Take me to your leader

“The cruelties and obstacles of this swiftly changing planet will not yield to obsolete dogmas and outworn slogans. It cannot be moved by those who cling to a present…who prefer the illusion of security.” So said Robert F Kennedy in his Day of Affirmation address to the National Union of South African Students in Cape Town on 6 June, 1966.

The rhetoric of this landmark speech applies equally to today’s global challenges pertaining to globalization, the Earth system and sustainability. This is hardly surprising. The Civil Rights movement demanded complete social, cultural, political and economic upheaval.

Solutions to the global sustainability challenge will require even greater societal transformation. Kennedy saw youth as the solution. “You, and your young compatriots everywhere, have had thrust upon you a greater burden of responsibility than any generation that has ever lived.” He listed four dangers to progress.

The first danger is futility. We throw our hands in the air before we begin. We accept the battle cannot be won. For this he advocated strong leadership.

The second expediency. Hopes and beliefs come a poor second to immediate necessities. For this he advocated idealism.

The third danger is timidity. Nations fold under fierce opposition. People buckle under the wrath of society. For this Kennedy argued for courage.

The final danger is comfort. The temptation to go with the flow is overwhelming. It is too easy to follow well-worn, familiar paths. We are sleepwalking to our destiny. For this the US senator concluded, “Everyone here will ultimately be judged – will ultimately judge himself – on the effort he has contributed to building a new world society and the extent to which his ideals and goals have shaped that effort.”

Against the odds, Kennedy and other leaders created the right conditions for a rapid transformation. Ultimately, they succeeded.

Strong leadership is a phenomenal catalyst for change. It can whip up a powerful groundswell of support. It can energise and mobilise. It can break new ground. It can rip down barriers to progress. It is the essential ingredient.

Every 20 years nations gather to focus on solutions to our global environmental problems. The third such gathering, the 2012 Rio+20 Earth Summit, comes at a crucial time for our global society and the Earth system.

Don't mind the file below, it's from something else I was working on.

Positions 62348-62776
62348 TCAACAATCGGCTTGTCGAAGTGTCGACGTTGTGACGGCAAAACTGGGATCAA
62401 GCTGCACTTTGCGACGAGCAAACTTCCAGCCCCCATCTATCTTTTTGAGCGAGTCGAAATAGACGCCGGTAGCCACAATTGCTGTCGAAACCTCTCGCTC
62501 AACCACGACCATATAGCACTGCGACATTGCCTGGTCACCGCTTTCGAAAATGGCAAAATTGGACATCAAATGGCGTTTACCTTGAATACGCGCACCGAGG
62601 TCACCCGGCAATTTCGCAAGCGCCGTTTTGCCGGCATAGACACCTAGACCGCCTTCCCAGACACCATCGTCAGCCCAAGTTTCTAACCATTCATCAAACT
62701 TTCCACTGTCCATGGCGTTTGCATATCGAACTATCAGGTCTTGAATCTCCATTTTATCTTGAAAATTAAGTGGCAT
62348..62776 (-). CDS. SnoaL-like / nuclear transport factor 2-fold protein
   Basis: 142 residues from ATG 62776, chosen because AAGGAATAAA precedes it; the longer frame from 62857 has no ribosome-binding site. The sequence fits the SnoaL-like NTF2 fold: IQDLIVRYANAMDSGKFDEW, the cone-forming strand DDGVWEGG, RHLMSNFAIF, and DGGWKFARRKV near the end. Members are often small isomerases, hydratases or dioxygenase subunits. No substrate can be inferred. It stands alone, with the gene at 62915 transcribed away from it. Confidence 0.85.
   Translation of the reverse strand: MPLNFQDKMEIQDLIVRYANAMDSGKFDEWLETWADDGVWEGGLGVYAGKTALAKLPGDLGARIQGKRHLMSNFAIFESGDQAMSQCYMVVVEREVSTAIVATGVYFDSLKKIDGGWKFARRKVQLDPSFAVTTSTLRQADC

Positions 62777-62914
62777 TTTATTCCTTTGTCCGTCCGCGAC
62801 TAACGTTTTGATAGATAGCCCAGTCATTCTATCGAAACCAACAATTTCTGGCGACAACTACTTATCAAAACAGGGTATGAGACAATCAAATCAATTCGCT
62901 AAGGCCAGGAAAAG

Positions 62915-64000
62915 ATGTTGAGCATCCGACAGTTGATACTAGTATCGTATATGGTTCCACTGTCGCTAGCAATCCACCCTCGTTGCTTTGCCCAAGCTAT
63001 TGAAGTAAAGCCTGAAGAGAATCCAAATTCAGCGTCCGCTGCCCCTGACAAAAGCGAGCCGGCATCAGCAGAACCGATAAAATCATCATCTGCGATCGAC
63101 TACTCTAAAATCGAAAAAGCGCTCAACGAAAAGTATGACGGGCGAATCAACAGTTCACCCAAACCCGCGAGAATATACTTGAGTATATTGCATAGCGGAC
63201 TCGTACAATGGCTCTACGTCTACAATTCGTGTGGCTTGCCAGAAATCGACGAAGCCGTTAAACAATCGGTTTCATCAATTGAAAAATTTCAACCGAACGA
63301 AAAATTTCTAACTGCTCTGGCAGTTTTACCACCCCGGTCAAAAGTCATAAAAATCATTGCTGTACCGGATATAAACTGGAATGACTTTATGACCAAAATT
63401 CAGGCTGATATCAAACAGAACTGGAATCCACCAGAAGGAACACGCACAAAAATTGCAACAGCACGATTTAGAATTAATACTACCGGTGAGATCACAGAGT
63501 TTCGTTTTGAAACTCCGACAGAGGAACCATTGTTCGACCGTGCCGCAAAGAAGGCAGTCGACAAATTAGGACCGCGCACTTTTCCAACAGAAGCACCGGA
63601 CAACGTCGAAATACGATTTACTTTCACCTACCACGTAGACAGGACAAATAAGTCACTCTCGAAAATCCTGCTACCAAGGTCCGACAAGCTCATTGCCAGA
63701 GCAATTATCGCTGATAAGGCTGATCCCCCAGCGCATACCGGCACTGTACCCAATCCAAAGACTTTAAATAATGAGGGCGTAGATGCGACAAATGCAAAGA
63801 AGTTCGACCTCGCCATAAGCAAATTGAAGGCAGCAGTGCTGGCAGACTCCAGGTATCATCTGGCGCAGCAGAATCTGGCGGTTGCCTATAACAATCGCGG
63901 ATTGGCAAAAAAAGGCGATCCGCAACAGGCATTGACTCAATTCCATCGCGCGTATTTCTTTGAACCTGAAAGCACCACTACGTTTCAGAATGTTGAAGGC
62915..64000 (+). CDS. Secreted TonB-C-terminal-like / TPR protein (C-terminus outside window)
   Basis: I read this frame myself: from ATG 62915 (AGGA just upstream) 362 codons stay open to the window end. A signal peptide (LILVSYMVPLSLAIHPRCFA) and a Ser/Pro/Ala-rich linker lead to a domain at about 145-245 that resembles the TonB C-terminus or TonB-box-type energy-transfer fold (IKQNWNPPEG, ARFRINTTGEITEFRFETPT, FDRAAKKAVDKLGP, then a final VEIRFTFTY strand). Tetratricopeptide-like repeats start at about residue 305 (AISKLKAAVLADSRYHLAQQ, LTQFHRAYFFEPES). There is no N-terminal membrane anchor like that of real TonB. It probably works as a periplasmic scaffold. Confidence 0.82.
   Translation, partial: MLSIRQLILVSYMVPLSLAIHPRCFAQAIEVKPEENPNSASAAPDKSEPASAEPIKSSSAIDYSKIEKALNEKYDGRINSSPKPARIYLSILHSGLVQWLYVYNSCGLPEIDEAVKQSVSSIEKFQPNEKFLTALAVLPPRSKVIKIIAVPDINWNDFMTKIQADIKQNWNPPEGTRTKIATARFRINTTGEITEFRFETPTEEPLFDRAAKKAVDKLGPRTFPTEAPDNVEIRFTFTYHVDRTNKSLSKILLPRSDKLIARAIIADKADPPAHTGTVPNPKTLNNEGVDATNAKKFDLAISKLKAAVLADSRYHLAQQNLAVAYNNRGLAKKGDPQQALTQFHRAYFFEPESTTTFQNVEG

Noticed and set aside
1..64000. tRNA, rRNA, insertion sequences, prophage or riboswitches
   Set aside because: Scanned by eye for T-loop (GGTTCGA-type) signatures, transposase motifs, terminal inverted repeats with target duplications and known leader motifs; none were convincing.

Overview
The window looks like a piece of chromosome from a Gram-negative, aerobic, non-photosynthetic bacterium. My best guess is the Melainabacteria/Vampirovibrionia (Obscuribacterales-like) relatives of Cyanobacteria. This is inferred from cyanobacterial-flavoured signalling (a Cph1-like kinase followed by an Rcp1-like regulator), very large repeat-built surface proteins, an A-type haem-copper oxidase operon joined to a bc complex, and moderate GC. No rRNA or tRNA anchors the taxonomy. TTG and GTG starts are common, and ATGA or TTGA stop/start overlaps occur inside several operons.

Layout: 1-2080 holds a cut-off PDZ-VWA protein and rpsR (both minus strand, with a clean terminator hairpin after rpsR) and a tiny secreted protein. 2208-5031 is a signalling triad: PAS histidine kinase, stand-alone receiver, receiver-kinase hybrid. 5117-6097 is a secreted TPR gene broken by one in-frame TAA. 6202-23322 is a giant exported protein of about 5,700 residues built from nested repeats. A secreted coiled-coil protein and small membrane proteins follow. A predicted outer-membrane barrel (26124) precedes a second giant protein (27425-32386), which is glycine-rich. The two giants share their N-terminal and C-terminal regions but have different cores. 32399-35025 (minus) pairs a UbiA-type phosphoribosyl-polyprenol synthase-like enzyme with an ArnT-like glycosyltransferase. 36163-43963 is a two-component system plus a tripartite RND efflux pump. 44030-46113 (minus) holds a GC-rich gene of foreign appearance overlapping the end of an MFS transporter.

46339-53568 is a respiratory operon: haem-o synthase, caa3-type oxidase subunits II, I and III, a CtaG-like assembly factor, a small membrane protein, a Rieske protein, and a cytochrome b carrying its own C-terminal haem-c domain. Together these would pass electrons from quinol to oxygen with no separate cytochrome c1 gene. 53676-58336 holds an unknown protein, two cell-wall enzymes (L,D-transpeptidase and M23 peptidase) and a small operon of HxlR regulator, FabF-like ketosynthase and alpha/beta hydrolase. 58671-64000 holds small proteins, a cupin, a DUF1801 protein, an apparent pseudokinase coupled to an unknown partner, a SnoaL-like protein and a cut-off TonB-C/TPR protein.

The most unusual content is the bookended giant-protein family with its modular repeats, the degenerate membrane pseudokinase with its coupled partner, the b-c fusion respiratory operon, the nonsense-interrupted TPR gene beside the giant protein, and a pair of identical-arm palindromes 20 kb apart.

Since the last summit, also held in Rio in 1992, science has shown that humanity has grown into a global powerhouse on par, or even exceeding, forces of nature such as ice ages or meteorite impacts. We are now the prime driver of change on the planet. Indeed, many argue we have entered a new geological epoch dominated by humanity – the Anthropocene.

Research also indicates humanity is pushing the Earth system towards thresholds. If the planet crosses these thresholds it is unlikely we can simply return to the relatively stable state that has allowed civilization to flourish.

Rio+20 has the potential to be a landmark event. It has the potential to create the right conditions for rapid transformation of our global society.

So it may be surprising to learn that the UN Rio+20 Summit gained scant attention in the world’s media as they heralded in the New Year. Politicians, journalists and opinion formers waxed lyrical about the US presidential election, the Middle East and Arab Spring, the Euro-zone crisis, and more broadly the global financial crisis.

So far, Rio+20 is off the radar. The summit is failing to excite those it must excite most. It seems immediate necessities are trumping a long-term vision for the planet.

As global emissions continue unabated, as sea levels rise, as the world warms, as species die, we face a leadership deficit. And without leadership it is difficult to imagine how we overcome the inertia needed for societal transformation.

As in 1966 when Senator Kennedy gave his Day of Affirmation speech, the US remains the dominant global power. How many prospective candidates at the start of the US presidential race have the leadership qualities, the courage, the idealism and vision to take on planetary-scale challenges?

More to the point, is the future direction of the planet even on their agenda?

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